Senate Bill Expands Varsity Letter Eligibility Beyond Athletics


TRENTON, NJ -The Senate Education Committee has passed legislation sponsored by Senate Republicans Christopher “Kip” Bateman (R-Somerset, Hunterdon, Middlesex, Mercer) and Diane Allen (R-Burlington) to extend opportunities to earn varsity letters to high school students who participate in competitive activities other than athletics.

“A varsity letter has become a universal symbol for school pride and student achievement,” Bateman said. "Students who win science, debate or music competitions demonstrate just as much school spirit as those who score a game-winning goal. We need to show these kids that their victories are just as worthy of our praise and admiration.”

An identical bill was introduced in the state Assembly by Assemblyman Jack Ciattarelli (R-16th) last year.

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The Senate version provides that school districts may adopt a policy allowing high school students who participate in any school-sponsored, interscholastic extracurricular activities that include competitions to earn a varsity letter awarded by the district.

“Earning a varsity letter is one of the most recognizable ways that we honor our high school students,”  Allen said. “Academic and artistic achievements are just as important as athletic success. Many school districts already award varsity letters to those who excel in competitive activities outside of athletics, such as marching band. It is our hope that this legislation will encourage more school districts to do the same.”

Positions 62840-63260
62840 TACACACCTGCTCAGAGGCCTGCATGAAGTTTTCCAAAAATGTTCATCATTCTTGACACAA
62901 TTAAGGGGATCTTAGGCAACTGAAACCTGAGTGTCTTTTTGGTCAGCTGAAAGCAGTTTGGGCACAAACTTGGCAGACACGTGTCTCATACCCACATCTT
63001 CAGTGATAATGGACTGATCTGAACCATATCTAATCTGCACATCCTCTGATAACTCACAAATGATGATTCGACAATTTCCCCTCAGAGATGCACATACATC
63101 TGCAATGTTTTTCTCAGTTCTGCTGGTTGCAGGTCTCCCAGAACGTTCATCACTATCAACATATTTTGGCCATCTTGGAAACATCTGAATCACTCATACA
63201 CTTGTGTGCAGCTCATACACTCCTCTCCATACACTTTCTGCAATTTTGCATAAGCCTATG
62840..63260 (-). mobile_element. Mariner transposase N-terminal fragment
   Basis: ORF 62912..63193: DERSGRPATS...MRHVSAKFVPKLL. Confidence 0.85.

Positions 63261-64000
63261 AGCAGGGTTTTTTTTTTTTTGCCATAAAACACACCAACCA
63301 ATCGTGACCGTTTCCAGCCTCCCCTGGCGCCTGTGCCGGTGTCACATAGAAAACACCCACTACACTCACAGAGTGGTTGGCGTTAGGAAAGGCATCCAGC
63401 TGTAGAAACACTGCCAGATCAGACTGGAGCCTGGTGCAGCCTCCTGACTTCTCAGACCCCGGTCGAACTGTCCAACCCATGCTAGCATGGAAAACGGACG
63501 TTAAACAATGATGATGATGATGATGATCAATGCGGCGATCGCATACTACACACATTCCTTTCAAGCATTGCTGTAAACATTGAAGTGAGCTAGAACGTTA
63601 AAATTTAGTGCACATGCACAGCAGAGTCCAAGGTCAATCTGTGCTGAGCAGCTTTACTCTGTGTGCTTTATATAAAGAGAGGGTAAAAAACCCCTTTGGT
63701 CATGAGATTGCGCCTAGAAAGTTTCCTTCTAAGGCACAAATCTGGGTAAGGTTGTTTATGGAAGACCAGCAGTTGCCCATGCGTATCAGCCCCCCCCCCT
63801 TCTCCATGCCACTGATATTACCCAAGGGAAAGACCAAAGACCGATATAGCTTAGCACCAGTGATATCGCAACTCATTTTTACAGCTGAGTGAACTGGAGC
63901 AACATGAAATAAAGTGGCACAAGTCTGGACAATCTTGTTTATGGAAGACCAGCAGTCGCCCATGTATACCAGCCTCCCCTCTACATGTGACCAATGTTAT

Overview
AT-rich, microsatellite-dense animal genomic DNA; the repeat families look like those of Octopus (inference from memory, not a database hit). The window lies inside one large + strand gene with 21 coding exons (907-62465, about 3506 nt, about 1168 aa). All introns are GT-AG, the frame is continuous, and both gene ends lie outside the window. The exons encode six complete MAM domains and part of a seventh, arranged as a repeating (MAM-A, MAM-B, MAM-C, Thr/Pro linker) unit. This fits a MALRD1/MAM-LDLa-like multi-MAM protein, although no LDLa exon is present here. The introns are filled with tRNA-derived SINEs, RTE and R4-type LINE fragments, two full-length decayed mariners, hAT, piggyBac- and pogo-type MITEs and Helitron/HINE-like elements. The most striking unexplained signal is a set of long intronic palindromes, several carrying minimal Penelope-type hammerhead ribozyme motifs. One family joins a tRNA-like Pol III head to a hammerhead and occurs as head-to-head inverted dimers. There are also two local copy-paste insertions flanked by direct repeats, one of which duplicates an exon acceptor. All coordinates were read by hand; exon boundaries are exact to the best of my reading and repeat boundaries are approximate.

The bill was amended in the Senate Committee to state that adopting this policy will be optional and the act cannot be construed as requiring school districts statewide to do so. Currently, each board of education may decide the sports and activities for which a student may be eligible to receive a varsity letter.

The bill was amended in the Senate Committee to state that the act is permissive and would not require schools to give out varsity letters to students who compete in extracurricular activities outside of athletics. Currently, each board of education may decide the sports and activities for which a student may be eligible to receive a varsity letter.

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